Pau Castle is a mixture of styles, filled with amazing furnishings and well worth a visit. Henri IV Le Bon Roi of France was born here in 1553 and his turtle shell cradle is on display. However, it was local Bearnais hero, Vicomte Gaston Febus who created much of the chateau in the 14th century. As well as the turtle shell cradle, there is an oak table for 100 sitters, some intricate beds and colourful tapestries. A highlight was the castle's collection of luxury p*ss pots, used by Queen Jeanne :-)
Guided tours are in French only. There are printed information sheets in other languages, for example the Spanish sheets are bright yellow and the Englissh ones are white, so you can see who is who! On my tour the guide also spoke excellent English and offered to answer any questions in English. The tour took about an hour.
There was not much of interest in the Church of St. Martin other than that it large and close by the Chateau. It is, I think, 19C, and is neo-Gothic in style and quite spacious inside and quite tall with four large levels. We usually do not look at recent churches but this seems to be the oldest one in town. Unlike older churches, its narrow entry wall is at the North.
To people with a strong interest in the development of tapestry as an Art form, the walk through of the Chateau at Pau is a rewarding experience. There are how ever, as is usual with many collections, some difficulties. Most collections are set out with little feeling about the relationship to the other members of the collection. Luckily the newest works, the Gobelin ones, are seen first are on the ground floor. These must have among the first ones, there being only a little over 8 years between the beginning of the factory and Henri IV's assassination. Here we see Henri enjoying his family life. On the main floor of the castle are works from a number of sources especially works from Flanders of the 1550 period and later. There may have been a large book for sale but we could not have carried it. Here are five that we photographed (as best we could reproduce them).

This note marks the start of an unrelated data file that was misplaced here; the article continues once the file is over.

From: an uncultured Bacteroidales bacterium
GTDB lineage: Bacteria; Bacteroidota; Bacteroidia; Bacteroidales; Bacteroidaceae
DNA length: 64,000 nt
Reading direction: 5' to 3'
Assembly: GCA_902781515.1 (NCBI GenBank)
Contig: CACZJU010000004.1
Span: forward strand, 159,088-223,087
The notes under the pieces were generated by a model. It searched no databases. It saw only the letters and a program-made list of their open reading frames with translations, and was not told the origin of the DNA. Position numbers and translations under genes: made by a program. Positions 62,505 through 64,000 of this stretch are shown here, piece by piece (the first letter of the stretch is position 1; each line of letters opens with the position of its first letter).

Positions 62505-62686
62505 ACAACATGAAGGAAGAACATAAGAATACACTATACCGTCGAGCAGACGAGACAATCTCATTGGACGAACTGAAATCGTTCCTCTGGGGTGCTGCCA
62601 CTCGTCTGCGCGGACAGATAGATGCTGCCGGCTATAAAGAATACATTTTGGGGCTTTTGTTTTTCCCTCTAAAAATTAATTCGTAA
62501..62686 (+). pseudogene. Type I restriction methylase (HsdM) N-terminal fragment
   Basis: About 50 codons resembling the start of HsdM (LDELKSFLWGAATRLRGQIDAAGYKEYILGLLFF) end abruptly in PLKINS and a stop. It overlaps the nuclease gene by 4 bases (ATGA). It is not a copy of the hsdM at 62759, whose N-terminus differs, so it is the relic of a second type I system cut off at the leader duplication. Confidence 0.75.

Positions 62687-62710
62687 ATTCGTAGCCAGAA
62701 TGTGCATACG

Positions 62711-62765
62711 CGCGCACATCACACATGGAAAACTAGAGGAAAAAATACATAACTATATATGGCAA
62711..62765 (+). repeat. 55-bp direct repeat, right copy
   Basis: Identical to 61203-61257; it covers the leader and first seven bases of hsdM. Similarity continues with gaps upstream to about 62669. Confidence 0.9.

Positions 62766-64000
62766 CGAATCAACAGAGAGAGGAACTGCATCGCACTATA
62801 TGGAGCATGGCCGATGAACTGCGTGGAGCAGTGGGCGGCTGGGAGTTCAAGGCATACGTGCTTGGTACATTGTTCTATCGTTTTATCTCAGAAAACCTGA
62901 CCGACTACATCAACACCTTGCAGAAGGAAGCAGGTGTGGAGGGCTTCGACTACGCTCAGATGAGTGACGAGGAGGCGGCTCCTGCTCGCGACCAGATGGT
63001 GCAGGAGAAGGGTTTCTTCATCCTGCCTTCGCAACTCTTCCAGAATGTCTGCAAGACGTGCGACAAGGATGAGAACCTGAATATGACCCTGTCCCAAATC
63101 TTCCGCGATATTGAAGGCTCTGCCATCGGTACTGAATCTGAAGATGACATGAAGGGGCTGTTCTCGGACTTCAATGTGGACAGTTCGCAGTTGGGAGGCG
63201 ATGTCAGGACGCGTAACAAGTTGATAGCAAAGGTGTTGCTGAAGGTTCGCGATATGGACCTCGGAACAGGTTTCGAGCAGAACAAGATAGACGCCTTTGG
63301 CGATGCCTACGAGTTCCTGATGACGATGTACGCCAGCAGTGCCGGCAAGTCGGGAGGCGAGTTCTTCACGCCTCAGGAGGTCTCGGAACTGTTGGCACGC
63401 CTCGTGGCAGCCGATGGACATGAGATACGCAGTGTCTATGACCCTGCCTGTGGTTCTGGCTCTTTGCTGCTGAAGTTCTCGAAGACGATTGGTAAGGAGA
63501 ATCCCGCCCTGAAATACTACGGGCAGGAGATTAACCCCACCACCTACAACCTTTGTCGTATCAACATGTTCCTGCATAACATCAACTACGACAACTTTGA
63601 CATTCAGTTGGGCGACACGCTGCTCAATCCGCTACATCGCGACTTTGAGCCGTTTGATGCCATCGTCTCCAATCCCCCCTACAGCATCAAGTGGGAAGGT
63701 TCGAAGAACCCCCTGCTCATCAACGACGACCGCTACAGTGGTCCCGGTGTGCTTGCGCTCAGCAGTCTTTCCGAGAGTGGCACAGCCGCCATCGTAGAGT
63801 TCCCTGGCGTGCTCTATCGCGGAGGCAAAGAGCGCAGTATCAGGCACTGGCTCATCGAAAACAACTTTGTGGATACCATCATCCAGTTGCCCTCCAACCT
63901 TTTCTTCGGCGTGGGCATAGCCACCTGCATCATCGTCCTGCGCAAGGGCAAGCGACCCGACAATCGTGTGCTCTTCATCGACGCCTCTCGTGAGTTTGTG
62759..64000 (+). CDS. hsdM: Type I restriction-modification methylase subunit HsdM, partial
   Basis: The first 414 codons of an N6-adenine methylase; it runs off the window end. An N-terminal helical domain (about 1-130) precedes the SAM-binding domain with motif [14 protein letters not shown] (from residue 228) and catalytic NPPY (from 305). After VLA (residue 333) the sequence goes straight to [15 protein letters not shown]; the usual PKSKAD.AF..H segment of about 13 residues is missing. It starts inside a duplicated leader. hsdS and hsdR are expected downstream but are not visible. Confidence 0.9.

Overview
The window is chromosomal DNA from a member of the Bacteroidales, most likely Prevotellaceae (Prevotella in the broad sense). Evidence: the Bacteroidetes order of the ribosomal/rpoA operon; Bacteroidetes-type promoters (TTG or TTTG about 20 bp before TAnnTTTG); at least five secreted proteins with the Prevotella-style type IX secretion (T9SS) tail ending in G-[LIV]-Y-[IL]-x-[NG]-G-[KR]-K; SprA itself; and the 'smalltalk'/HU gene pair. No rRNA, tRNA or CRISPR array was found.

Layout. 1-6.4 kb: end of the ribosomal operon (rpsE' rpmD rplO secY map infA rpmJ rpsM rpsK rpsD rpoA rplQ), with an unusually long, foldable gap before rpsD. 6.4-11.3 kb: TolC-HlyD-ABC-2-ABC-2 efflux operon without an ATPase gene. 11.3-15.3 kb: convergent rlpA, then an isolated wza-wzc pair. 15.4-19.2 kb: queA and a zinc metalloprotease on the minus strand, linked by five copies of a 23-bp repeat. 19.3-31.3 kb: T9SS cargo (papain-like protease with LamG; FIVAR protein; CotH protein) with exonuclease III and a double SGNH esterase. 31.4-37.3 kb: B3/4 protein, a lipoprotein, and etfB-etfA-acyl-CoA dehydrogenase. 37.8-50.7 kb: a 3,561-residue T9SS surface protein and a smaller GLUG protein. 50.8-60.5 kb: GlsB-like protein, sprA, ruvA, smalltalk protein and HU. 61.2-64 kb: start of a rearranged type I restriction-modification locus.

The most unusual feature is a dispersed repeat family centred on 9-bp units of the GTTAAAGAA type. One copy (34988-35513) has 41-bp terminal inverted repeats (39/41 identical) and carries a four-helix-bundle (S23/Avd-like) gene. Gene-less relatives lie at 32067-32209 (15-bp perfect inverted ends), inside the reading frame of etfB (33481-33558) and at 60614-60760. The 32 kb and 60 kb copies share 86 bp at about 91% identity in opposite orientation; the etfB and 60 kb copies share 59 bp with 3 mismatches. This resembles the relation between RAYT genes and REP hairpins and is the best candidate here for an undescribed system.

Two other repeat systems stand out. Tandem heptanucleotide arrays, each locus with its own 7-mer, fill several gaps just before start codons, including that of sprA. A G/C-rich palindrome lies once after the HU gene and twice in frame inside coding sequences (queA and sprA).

The birth and life of Henri in Pau include some items of his and others surrounding his family. The initial crib is on show as evidence of his great future. There is an important monumental fireplace and a painting of him in youth. The ceiling of a one room is decorated to remember Queen Margueret and finally a painting of her in the house gallery. It is worth remembering that she is writers, writer of the Heptamoran/ of the first famous female
The largest room in the Castle is on the ground floor and it is able to be set up for dinners that seat 100 people. The lateral walls are covered with eight Gobelin tapestries. They are related to King Henri's daily life and were probably the first tapestries created at the Gobelin workshop in Paris since they T only began in Henri's last decade of life. On snother wall is a statue of Henri. The next room is the anteroom and beyond is one of the early examples of an interior staircase.
The most prominent part of the outside is a full sized statue of King Henri I stand under the central arch of the entrance to the Court of Honor. Some busts are also present upon different faces of the courtyard
The Chateau of Pau was started in the 12C and was enlarged during the 13-15C and remodeled during the 19C. The first building was a flat topped hunting lodge and also served as a Donjon. In the next centuries it converted to a castle residence. In 1464 it became the capital of Bearn. In the 16C Jeanne d'Albret, Queen of Navarre, gave birth to a son who later became Henri IV in 1589. The structure is of various types ranging from brick to fine carved stonework.